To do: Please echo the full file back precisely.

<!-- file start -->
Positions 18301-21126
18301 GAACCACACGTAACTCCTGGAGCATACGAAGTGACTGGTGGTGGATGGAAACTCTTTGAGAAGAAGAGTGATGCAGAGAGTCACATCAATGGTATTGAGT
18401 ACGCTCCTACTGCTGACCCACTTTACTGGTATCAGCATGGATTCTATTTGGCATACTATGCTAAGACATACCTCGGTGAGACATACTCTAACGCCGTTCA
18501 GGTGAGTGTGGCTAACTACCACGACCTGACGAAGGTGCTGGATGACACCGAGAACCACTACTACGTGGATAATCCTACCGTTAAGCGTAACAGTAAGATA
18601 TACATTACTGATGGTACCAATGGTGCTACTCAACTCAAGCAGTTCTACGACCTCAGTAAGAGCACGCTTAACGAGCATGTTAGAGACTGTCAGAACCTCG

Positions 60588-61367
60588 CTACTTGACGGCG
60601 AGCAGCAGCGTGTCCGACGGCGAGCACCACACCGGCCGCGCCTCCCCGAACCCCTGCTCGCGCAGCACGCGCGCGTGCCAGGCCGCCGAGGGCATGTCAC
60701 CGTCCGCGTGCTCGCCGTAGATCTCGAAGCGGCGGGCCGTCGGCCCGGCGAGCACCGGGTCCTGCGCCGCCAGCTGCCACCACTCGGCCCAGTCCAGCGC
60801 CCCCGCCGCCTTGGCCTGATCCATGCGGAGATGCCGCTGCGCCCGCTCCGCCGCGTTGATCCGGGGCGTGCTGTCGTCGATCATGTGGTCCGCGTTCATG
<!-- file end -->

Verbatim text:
Positions 18301-21126
18301 GAACCACACGTAACTCCTGGAGCATACGAAGTGACTGGTGGTGGATGGAAACTCTTTGAGAAGAAGAGTGATGCAGAGAGTCACATCAATGGTATTGAGT
18401 ACGCTCCTACTGCTGACCCACTTTACTGGTATCAGCATGGATTCTATTTGGCATACTATGCTAAGACATACCTCGGTGAGACATACTCTAACGCCGTTCA
18501 GGTGAGTGTGGCTAACTACCACGACCTGACGAAGGTGCTGGATGACACCGAGAACCACTACTACGTGGATAATCCTACCGTTAAGCGTAACAGTAAGATA
18601 TACATTACTGATGGTACCAATGGTGCTACTCAACTCAAGCAGTTCTACGACCTCAGTAAGAGCACGCTTAACGAGCATGTTAGAGACTGTCAGAACCTCG

Positions 60588-61367
60588 CTACTTGACGGCG
60601 AGCAGCAGCGTGTCCGACGGCGAGCACCACACCGGCCGCGCCTCCCCGAACCCCTGCTCGCGCAGCACGCGCGCGTGCCAGGCCGCCGAGGGCATGTCAC
60701 CGTCCGCGTGCTCGCCGTAGATCTCGAAGCGGCGGGCCGTCGGCCCGGCGAGCACCGGGTCCTGCGCCGCCAGCTGCCACCACTCGGCCCAGTCCAGCGC
60801 CCCCGCCGCCTTGGCCTGATCCATGCGGAGATGCCGCTGCGCCCGCTCCGCCGCGTTGATCCGGGGCGTGCTGTCGTCGATCATGTGGTCCGCGTTCATG